When ordering we also purchased an assortment of rolls along with the two standard sized bags. I wish we had passed on the rolls - we haven't sealed anything yet that didn't easily fit into either the quart or gallon bags, but I suppose if you are sealing excessively long (and narrow) items like full racks of ribs the rolls would be helpful. The bags are far more convenient and not that much more expensive. Here's another trick - when you need an ice pack immediately or for food transport, just seal some cubes in a bag. For some reason, the ice seems to melt much more slowly in a vacuum bag, and you can even reuse it.
So, my advice is go ahead and try it. If you're not running a home meat packing business I'll bet it will be a good fit for any average family. Read the instructions - an hour of pre-freezing before sealing prevents the vacuum from sucking out juices and is essential when packing sauces and liquids. Doing this I have not even had to clean the sump tray even once. And besides quantity of use, I'm certain aspiration of contents into the vacuum pump is the primary reason the units fail.
When I first bought this, I knew exactly what I was getting and was not disappointed in the least. So far, I've used it to vacuum seal and freeze fish about every two weeks. It's been wonderful to buy up numerous fish fillets, freeze them then whenever I want, I'll put a bag in the refrigerator to thaw, drop it in boiling water for a few minutes and voila! Season and serve in less that ten minutes. Way faster that baking and it leaves the fish flaky, moist and... dang. Getting hungry now.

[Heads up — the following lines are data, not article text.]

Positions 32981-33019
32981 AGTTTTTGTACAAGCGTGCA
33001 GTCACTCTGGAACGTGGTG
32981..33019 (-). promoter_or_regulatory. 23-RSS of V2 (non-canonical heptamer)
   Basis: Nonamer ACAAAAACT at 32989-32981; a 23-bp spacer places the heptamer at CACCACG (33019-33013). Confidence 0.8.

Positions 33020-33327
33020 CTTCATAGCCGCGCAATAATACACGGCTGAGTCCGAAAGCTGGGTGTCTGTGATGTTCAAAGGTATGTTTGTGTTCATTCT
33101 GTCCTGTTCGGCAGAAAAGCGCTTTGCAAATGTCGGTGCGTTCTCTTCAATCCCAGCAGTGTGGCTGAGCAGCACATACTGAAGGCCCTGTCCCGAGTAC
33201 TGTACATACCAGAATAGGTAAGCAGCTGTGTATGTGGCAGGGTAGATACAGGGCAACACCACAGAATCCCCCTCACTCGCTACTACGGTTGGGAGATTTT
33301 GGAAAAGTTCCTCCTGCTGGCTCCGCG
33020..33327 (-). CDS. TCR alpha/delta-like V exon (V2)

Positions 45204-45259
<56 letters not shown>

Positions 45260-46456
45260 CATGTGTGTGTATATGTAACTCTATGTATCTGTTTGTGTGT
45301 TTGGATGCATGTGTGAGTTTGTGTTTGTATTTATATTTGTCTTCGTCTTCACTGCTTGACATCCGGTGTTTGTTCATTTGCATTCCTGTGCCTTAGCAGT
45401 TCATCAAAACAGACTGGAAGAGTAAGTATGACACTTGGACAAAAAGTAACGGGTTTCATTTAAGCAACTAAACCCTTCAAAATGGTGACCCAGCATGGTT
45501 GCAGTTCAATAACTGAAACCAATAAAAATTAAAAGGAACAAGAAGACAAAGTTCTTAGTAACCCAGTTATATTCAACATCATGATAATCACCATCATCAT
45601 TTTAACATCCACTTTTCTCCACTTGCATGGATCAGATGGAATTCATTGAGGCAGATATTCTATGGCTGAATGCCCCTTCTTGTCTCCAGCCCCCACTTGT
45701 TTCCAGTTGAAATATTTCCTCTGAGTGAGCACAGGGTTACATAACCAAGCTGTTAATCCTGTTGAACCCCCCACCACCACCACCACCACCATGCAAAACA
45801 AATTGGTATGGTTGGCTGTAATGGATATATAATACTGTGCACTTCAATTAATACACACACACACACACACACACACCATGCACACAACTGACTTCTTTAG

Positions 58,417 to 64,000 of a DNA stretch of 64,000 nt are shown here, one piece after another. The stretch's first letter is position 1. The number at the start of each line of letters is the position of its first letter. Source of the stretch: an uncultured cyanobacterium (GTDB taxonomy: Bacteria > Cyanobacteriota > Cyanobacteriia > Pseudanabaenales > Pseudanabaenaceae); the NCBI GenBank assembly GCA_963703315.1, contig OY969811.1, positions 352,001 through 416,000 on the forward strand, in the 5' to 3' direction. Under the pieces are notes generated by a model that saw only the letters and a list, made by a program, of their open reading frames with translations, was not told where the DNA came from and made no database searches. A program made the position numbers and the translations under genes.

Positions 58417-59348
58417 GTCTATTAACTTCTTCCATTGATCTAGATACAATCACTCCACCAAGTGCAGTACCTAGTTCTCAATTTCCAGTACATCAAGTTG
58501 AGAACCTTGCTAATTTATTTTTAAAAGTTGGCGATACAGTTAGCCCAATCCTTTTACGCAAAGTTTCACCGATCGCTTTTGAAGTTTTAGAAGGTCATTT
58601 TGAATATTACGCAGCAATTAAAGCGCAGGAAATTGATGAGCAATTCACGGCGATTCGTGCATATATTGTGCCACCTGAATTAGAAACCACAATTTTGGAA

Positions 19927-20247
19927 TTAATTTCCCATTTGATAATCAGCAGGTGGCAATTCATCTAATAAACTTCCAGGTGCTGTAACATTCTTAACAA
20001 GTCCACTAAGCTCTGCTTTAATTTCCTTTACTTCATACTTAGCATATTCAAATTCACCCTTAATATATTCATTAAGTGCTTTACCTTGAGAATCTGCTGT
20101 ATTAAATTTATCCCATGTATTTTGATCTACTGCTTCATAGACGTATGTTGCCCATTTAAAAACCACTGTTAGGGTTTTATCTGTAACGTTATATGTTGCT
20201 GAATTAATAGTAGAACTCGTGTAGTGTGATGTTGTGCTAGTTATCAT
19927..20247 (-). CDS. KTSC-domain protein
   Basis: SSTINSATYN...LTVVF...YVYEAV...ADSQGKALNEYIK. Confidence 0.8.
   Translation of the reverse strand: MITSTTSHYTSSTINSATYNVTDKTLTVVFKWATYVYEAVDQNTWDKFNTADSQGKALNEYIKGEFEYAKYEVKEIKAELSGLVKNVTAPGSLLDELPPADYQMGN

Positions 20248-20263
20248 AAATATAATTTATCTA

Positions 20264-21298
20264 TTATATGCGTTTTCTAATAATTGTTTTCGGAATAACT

Anyway, the last time I used it, I noticed that there was water getting into the bag while cooking but I really didn't give it much thought. You know, like, no big... just a failed seal. Except that it happened to each bag from that batch.
Today, it wouldn't even vacuum unless I pressed down on the lid. Even then, it didn't evacuate all the air although the seal at least appears to have formed properly.
I've owned this for less than six months, I've checked and cleaned the gaskets and in fact I kept the cardboard insert that it came packed with in order to keep the gaskets from touching. There are no broken parts, the latches on both sides are engaged and I hold the bag so there is no weight pulling on the unit during operation.
Quality control can be good, bad or anywhere in between. Mechanical and electrical things can and do fail... no denying that, which is what leaves me on the fence. I need to decide wether or not to replace it with the same model or kick it up a notch to the next level or even to give Seal-a-Meal a shot. They're both made by Sunbeam and the Seal-a-Meal entry level machine is half the price of this one. I suppose at the forty dollar price point, the Seal-a-Meal FSSMSL0160-000 Vacuum Sealer wouldn't hurt the wallet as much if it were to be a disappointment as well.